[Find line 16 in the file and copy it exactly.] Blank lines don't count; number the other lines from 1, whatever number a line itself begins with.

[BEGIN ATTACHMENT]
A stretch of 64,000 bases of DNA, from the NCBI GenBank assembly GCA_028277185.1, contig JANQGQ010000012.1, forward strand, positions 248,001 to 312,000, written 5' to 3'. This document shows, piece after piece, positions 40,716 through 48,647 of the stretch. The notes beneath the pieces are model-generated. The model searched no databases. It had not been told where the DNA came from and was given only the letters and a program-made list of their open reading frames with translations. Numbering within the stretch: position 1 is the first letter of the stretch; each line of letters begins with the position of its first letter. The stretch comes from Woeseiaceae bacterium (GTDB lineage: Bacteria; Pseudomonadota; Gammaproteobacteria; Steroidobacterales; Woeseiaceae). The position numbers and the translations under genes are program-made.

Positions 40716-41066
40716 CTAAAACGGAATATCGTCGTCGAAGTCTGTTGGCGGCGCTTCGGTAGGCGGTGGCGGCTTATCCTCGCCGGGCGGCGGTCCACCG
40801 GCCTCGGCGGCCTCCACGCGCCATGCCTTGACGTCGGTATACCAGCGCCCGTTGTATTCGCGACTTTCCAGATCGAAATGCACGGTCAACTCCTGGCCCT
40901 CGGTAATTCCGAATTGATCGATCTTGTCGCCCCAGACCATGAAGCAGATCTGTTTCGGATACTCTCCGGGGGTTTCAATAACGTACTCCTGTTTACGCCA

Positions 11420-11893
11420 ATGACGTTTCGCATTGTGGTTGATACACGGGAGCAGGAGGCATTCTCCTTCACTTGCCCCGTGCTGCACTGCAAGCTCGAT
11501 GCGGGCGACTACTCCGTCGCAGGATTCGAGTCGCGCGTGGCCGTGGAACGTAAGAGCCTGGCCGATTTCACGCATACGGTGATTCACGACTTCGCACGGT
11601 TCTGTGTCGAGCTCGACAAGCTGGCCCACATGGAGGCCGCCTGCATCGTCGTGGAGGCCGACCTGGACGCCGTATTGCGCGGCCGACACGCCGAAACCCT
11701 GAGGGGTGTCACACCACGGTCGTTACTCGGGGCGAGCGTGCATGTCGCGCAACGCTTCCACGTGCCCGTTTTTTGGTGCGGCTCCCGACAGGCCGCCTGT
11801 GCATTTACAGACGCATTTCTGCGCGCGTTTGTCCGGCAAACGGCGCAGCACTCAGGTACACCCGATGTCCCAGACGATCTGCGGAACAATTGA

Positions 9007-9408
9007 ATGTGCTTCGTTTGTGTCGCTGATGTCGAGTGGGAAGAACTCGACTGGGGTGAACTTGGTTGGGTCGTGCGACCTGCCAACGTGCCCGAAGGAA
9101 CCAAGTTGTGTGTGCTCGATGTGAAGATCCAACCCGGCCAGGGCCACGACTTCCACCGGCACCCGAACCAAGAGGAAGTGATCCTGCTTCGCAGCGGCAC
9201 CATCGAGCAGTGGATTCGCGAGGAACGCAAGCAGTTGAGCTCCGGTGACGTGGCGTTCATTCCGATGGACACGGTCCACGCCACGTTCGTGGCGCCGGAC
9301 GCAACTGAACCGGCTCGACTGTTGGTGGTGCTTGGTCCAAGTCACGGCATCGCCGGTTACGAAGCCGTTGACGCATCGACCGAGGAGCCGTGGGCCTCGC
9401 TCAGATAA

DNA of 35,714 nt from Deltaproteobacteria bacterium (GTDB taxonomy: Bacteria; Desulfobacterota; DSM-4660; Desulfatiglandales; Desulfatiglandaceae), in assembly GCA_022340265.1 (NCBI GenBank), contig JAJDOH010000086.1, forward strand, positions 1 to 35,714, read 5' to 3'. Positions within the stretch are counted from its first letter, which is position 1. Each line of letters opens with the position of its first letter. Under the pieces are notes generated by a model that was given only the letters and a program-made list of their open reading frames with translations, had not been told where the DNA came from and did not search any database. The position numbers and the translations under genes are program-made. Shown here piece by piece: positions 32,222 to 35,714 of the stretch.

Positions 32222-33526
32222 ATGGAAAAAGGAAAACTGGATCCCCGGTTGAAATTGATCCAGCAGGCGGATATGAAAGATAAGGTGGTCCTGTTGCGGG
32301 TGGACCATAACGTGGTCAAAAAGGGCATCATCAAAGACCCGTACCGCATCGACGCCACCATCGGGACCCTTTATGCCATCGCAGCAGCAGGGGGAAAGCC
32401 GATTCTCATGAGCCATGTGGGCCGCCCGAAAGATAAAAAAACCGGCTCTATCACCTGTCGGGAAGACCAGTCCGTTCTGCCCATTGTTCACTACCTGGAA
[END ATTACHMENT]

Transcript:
9301 GCAACTGAACCGGCTCGACTGTTGGTGGTGCTTGGTCCAAGTCACGGCATCGCCGGTTACGAAGCCGTTGACGCATCGACCGAGGAGCCGTGGGCCTCGC